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Hoffmann, R. A wiki for the life sciences where authorship matters. Nature Genetics (2008)

Toxigenic Helicobacter pylori infection precedes gastric hypochlorhydria in cancer relatives, and H. pylori virulence evolves in these families.

PURPOSE: Helicobacter pylori infection by virulent strains is associated with gastric adenocarcinoma. We aimed to determine whether infection with virulent H. pylori preceded precancerous gastric hypochlorhydria and atrophy in gastric cancer relatives and quantify the extent of virulence factor evolution. EXPERIMENTAL DESIGN: H. pylori strains from 51 Scottish gastric cancer relatives were characterized by genetic fingerprinting and typing the vacuolating cytotoxin gene (vacA), the cytotoxin-associated gene (cagA), and housekeeping genes. We phenotyped strains by coculture with gastric epithelial cells and assessing vacuolation (microscopy), CagA tyrosine phosphorylation (immunoblot), and interleukin-8 secretion (ELISA). RESULTS: Toxigenic (vacA type s1/m1) H. pylori was associated with precancerous gastric hypochlorhydria (P<0.01). Adult family members with this type of H. pylori had the same strain as currently noncohabiting adult family members in 68% cases, implying acquisition during childhood from each other or a common source. We analyzed different isolates of the same strain within families and showed that H. pylori commonly microevolved to change virulence: this occurred in 22% individuals and a striking 44% cases where the strain was shared within families. Microevolution in vacA occurred by extragenomic recombination and in cagA by this or duplication/deletion. Microevolution led to phenotypic changes in virulence. Passage of microevolved strains could be tracked within families. CONCLUSIONS: Toxigenic H. pylori infection precedes and so likely causes gastric hypochlorhydria, suggesting that virulent H. pylori increases cancer risk by causing this condition. Microevolution of virulence genes is common within families of gastric cancer patients and changes H. pylori virulence.[1]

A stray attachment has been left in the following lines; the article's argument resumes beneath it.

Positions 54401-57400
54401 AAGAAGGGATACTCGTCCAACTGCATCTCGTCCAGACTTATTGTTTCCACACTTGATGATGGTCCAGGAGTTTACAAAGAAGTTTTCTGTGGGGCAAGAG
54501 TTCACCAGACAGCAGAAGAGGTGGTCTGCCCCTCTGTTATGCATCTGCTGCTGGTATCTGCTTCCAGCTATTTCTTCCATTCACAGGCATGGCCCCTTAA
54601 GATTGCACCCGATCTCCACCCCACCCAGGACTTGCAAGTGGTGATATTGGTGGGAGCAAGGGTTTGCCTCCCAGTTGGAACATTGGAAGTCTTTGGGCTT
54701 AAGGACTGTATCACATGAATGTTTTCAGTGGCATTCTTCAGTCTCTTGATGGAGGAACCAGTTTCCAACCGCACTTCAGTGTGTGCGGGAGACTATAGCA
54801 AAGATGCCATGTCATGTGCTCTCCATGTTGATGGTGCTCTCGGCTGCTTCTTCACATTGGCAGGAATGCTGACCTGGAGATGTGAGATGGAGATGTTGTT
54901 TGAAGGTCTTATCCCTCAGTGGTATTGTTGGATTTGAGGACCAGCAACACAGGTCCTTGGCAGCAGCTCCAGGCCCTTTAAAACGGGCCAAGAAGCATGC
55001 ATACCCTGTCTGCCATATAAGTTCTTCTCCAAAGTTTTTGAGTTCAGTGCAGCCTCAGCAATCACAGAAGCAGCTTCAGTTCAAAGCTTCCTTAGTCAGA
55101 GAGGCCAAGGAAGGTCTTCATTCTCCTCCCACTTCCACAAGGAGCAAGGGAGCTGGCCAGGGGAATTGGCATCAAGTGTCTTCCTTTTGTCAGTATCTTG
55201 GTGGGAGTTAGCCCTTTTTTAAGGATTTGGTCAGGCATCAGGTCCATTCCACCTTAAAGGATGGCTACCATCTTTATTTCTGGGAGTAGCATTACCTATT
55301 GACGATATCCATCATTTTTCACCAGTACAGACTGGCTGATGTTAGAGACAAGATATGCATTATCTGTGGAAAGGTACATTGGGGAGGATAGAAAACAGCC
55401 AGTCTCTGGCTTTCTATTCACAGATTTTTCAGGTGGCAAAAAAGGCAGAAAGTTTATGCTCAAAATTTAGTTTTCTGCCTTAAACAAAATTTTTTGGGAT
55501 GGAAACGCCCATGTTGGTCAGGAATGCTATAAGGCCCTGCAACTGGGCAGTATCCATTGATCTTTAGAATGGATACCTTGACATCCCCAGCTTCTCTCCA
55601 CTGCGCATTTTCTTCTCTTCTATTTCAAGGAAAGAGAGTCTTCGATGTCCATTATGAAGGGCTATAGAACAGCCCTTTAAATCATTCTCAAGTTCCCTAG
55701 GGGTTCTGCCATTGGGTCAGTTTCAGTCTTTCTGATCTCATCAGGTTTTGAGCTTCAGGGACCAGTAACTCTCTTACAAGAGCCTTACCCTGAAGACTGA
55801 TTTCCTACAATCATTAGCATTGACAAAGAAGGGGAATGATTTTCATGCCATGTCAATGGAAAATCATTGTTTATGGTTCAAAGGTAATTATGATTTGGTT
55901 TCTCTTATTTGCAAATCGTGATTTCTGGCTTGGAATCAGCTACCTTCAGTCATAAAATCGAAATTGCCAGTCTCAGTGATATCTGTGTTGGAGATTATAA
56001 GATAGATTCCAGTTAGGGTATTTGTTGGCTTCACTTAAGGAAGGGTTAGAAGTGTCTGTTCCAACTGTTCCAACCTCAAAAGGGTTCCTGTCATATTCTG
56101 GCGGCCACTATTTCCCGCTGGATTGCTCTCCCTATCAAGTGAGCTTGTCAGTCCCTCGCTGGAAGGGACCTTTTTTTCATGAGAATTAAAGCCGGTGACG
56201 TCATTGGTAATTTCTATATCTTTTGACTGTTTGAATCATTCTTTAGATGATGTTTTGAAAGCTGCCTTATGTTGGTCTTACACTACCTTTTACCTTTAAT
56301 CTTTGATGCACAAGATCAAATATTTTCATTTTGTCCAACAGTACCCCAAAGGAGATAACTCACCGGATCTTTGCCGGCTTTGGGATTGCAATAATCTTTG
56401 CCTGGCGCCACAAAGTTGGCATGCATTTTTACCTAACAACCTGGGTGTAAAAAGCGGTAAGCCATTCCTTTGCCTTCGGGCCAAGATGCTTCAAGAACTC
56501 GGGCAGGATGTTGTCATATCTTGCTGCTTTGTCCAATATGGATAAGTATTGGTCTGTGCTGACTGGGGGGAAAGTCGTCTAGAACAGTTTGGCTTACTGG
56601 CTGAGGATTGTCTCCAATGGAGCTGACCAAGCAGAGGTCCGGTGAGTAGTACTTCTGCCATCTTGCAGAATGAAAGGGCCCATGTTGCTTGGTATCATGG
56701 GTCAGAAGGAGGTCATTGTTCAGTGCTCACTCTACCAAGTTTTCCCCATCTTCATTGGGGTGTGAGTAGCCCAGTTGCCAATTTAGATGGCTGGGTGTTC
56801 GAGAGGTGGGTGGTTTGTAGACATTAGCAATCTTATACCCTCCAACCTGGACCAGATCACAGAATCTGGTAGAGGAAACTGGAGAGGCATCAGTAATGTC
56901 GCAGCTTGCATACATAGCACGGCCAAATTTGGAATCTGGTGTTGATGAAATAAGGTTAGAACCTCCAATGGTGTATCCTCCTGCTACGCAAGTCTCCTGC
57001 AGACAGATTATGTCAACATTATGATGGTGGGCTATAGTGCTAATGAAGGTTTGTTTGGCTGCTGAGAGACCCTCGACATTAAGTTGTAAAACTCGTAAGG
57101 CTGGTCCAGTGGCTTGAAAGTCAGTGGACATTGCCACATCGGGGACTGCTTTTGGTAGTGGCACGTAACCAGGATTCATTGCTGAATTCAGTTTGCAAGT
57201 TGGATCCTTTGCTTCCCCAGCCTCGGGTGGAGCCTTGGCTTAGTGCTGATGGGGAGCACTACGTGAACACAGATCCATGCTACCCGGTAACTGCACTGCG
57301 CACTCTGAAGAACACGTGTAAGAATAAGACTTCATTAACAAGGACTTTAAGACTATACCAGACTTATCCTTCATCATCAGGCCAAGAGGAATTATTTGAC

1. Toxigenic Helicobacter pylori infection precedes gastric hypochlorhydria in cancer relatives, and H. pylori virulence evolves in these families. Argent, R.H., Thomas, R.J., Aviles-Jimenez, F., Letley, D.P., Limb, M.C., El-Omar, E.M., Atherton, J.C. Clin. Cancer Res. (2008) [Pubmed]
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